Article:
Even better, The BIGS was easy to introduce to friends. Unlike many games in the sports genre, it was simple to get even the most casual gamer up to speed and having fun quickly, with the added benefit of a relatively short time investment compared to the hour-or-more needed for a traditional baseball video game.
Unfortunately, for reasons I’ve never really grasped, the series didn’t take off. Despite glowing reviews, sales were mediocre at best, and by 2010 the writing was on the wall at 2K Sports that baseball was on its way out the door the minute Take-Two would legally be able to do so.
So The BIGS was scattered to the wind, never to come back for a triumphant console generation-closing salvo that could have capped a powerful trilogy of baseball games.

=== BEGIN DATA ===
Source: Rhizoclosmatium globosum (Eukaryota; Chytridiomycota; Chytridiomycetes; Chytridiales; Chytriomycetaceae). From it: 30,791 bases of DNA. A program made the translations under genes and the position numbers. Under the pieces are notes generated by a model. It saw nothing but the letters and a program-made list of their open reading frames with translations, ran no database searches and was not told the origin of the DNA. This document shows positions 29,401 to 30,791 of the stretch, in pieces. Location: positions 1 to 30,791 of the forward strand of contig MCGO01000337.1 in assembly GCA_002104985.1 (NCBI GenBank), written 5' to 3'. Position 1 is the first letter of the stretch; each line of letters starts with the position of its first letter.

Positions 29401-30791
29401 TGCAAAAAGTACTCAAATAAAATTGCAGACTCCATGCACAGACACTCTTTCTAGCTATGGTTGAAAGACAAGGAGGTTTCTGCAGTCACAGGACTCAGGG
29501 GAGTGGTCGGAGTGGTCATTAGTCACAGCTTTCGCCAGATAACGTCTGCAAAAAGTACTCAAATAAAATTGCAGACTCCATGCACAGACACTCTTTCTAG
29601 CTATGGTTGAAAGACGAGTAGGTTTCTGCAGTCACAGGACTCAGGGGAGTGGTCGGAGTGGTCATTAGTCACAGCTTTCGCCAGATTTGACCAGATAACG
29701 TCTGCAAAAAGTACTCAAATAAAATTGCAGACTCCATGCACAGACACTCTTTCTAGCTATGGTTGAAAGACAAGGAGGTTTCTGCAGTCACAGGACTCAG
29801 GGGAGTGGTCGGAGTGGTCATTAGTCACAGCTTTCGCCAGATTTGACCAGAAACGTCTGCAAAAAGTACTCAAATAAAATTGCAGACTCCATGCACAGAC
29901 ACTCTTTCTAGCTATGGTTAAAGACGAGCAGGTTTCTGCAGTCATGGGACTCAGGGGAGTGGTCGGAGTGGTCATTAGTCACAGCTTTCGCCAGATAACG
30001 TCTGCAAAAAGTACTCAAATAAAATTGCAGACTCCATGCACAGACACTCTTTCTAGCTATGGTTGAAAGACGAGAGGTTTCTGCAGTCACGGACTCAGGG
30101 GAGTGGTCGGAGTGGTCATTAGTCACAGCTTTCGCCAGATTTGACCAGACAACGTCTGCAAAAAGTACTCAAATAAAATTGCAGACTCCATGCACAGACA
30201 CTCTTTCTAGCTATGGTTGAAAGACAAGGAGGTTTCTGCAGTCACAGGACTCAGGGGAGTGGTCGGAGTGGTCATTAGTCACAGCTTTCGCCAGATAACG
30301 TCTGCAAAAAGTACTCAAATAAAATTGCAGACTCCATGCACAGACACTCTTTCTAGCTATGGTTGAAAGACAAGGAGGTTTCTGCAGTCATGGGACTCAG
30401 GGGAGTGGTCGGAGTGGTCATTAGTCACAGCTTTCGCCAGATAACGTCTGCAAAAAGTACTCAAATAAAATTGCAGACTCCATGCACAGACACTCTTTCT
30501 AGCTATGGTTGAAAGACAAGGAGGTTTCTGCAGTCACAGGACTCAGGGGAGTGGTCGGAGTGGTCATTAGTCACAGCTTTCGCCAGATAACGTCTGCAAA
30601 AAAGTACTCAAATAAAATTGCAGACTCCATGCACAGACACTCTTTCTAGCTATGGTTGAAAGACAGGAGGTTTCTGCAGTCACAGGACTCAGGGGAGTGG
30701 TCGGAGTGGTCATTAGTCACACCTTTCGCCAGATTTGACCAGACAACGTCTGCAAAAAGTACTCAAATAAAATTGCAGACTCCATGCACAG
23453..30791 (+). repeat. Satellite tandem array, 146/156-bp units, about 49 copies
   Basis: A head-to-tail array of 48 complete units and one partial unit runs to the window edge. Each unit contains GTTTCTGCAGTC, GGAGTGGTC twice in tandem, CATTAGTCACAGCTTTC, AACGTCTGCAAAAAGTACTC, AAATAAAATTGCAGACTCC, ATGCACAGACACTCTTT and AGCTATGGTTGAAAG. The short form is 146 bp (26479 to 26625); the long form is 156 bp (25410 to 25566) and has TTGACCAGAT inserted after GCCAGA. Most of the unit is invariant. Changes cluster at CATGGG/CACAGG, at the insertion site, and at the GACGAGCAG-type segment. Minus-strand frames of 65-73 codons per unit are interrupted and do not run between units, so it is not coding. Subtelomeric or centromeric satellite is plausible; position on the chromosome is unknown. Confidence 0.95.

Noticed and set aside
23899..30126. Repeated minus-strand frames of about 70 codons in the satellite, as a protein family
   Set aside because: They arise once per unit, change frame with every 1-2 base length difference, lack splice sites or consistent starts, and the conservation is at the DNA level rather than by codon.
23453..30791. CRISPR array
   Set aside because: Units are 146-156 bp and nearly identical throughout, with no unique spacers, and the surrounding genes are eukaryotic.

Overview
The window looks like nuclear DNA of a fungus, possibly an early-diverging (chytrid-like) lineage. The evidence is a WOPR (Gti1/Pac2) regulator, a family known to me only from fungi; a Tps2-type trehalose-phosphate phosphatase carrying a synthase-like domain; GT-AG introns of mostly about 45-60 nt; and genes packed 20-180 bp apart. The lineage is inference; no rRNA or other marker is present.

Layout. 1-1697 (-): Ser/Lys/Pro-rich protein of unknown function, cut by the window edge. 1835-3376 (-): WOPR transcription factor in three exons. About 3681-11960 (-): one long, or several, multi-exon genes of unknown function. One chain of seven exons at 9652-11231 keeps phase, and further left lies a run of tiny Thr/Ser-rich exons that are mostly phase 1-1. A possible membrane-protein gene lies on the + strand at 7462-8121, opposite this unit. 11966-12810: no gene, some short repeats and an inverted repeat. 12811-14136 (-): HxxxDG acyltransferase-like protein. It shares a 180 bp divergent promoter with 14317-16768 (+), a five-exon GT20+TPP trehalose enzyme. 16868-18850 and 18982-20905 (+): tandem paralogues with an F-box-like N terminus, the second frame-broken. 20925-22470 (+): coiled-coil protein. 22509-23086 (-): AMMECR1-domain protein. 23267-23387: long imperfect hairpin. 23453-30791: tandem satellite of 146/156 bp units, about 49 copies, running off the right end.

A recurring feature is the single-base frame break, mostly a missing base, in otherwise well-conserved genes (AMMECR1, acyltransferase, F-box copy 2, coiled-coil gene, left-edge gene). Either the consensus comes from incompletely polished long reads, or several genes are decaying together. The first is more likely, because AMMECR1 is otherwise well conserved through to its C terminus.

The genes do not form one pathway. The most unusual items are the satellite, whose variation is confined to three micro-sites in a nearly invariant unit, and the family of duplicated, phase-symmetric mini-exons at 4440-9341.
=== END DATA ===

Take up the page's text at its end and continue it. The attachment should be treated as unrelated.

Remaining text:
For kicks, I put The BIGS 2 back in my 360 the past couple of days, and picked up where I left off. Time has been kind to the game, as it looks and plays just as great today as it did three years ago. I also remember why I left off where I did, near the beginning of the Legendary Team challenges that await after I beat the standard Career Mode; it’s almost impossible to beat teams made up of Hall of Famers. Even so, I smiled as I was playing it. A lot.
Whenever a sports division shuts its doors, there are many losses. Obviously, the team of MLB 2K designers and developers – a group that was criminally under-supported during the last years of the game’s life – are the biggest losers, as they’ll be searching for employment in a staggeringly difficult environment. Consumers suffer too, as the loss of yet another sports franchise further eliminates choice and competition.
More than anything to me, though, the end of Take-Two’s relationship with Major League Baseball means that the last, best full-fledged arcade sports franchise disappears. So long, BIGS; thanks for the memories.